- EPA Seeks Comments on Clean Power Plan Replacement
ENERGY REGULATORY NEWS
- Nebraska regulators deny TransCanada request on Keystone XL route
- GOP states want Trump to rein independent agencies
- DOT suggests changing ‘burdensome’ pipeline and LNG
- FERC to take ‘fresh look’ at pipeline approval policy
ENERGY POLICY NEWS
- Trump plan stresses ‘energy dominance,’ infrastructure
- Calif., New Mexico Sue U.S. for Suspending Waste Prevention Rule
ENERGY MARKET NEWS
- Oil Prices Edge Up Amid Pipeline Outage
- Tellurian plans $7 billion gas pipeline network
- Unstoppable Shale Hands U.S. Gas Bulls Worst Year Since 2014
- U.S. oil investments fall by 100 million barrels since March peak
- Peter Huntsman replacing father as Huntsman chairman
- Oil near two-week high as stockpiles fall
- Peter Tsirigotis promoted to head air quality planning office
- Carper to force White House to renominate White in 2018
- Stepp to head EPA Midwest region
- Franken to resign from Senate in January
- Former acting EPA chief to lead N.J. agency
RENEWABLE ENERGY NEWS
- ADM, Monsanto Among Companies Urging Trump to Support Ethanol
- Cruz pitches 10-cent biofuel credit cap to White House
- Extending the Extenders Package Into Next Year
- Energy Developers Vie for Massachusetts Offshore Wind Projects
FROM THE CHART ROOM
CO2 Emissions Down Across the States
The United States has a diverse energy landscape that is reflected in differences in state-level emissions profiles. Between 2005 and 2015, energy-related carbon dioxide (CO2) emissions decreased in 43 states (including the District of Columbia) and increased in 8 states. On a per capita basis, energy-related CO2 emissions decreased in 49 states (including the District of Columbia) and increased in 2 states (Louisiana and Nebraska) between 2005 and 2015. EIA’s analysis measures emissions released at the location where fossil fuels are consumed. When fuels are used in one state to generate electricity that is consumed in another state, for example, emissions are attributed to the state where the generation occurs.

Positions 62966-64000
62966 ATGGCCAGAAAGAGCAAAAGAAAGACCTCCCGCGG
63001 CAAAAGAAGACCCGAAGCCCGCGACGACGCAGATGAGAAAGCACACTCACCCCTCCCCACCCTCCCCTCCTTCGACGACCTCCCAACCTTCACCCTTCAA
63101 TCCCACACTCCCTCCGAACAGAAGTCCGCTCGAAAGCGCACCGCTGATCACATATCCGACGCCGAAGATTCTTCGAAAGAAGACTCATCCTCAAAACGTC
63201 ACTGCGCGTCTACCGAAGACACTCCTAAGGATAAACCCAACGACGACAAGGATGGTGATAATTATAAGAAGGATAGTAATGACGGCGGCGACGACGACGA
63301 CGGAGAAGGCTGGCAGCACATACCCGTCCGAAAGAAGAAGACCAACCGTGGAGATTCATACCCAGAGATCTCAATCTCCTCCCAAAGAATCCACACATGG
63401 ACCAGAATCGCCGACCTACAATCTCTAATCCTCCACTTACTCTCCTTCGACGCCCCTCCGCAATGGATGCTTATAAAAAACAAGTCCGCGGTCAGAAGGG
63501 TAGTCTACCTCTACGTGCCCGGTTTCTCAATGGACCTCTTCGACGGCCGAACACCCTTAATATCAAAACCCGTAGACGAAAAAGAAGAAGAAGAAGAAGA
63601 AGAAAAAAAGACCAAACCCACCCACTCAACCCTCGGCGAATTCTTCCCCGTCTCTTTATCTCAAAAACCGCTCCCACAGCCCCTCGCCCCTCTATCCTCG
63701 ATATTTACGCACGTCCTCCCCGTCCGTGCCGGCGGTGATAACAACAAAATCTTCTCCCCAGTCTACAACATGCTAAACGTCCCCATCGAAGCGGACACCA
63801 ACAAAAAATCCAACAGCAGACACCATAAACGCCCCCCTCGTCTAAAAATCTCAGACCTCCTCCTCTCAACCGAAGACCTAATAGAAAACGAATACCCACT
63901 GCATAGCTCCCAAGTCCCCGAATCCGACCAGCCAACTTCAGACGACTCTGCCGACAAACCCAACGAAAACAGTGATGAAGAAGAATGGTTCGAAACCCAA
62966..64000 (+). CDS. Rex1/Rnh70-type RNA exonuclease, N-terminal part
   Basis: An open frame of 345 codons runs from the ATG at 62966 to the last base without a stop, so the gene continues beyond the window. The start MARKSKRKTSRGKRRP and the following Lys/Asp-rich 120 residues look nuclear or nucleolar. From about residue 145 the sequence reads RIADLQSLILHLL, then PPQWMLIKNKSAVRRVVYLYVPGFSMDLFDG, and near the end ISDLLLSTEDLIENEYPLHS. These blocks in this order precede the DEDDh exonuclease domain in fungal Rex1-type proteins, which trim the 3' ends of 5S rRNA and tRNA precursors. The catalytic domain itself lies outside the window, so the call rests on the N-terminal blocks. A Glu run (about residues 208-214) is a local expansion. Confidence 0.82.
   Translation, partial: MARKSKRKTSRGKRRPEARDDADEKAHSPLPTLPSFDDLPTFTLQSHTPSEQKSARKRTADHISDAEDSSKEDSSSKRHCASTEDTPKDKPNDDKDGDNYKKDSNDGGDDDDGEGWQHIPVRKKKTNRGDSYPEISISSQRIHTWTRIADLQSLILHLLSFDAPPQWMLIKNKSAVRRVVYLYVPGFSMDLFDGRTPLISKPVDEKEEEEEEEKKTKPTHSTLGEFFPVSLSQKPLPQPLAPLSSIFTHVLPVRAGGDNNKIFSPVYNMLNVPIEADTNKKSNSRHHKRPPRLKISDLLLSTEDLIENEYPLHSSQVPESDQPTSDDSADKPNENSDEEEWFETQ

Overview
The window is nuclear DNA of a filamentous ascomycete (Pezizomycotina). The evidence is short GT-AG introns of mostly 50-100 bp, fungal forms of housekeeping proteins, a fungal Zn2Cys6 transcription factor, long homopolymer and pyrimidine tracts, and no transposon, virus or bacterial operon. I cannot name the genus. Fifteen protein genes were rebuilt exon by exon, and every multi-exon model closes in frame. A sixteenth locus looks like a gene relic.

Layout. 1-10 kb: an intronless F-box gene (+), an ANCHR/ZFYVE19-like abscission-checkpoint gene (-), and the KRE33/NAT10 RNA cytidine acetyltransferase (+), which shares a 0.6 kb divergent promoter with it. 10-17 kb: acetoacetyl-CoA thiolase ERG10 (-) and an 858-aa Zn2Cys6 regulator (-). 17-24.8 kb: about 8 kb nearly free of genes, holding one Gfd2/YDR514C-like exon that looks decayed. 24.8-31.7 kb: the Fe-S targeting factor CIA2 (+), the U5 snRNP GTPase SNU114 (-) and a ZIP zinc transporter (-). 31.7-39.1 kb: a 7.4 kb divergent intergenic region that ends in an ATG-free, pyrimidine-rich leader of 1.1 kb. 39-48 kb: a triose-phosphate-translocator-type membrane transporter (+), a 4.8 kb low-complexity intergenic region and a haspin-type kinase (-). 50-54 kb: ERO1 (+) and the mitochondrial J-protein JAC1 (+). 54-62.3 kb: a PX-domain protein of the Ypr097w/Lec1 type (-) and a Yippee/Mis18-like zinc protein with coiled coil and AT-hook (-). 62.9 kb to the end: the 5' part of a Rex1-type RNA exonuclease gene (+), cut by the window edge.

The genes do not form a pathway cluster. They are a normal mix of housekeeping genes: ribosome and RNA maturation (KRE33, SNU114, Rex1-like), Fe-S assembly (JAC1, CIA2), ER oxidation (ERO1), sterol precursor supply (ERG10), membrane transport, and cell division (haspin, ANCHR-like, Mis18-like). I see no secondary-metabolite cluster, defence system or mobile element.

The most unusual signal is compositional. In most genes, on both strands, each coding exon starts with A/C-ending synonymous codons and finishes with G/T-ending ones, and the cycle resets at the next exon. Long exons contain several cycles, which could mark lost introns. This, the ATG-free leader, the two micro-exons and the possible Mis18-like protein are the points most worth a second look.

Energy-related CO2 emissions are the result of coal, petroleum, and natural gas consumed within a state to produce electricity (36% of U.S. total), to transport goods or people (35%), to operate industrial processes (18%), or to directly fuel equipment in residential and commercial buildings (11%). The consumption levels by fuel and by sector vary considerably by state. For example, in 2015 coal consumption accounted for 75% of energy-related CO2 emissions in West Virginia, although, in California, coal only accounted for 1% of emissions. LINK TO EIA: http://bit.ly/2z0weAO
Michael Best Strategies’ Energy Team
- Denise Bode
- Greg Brophy
- Beth Cubriel
- Andrew Cook
- Chip Englander
- Sarah Helton
- Ross Romero
- Thomas Schreibel
- Kevin Swanson
- Jeffrey Sherman (Michael Best)
About Michael Best Strategies
Michael Best Strategies focuses on achieving clients’ objectives through unparalleled strategy development and deployment for implementation, pragmatic guidance on public policy development, and government relations. The Strategies team specializes in a full range of services, including government relations, public policy consulting, grassroots advocacy, public affairs, conference planning, and strategic political relationships. For more information, visit michaelbeststrategies.com.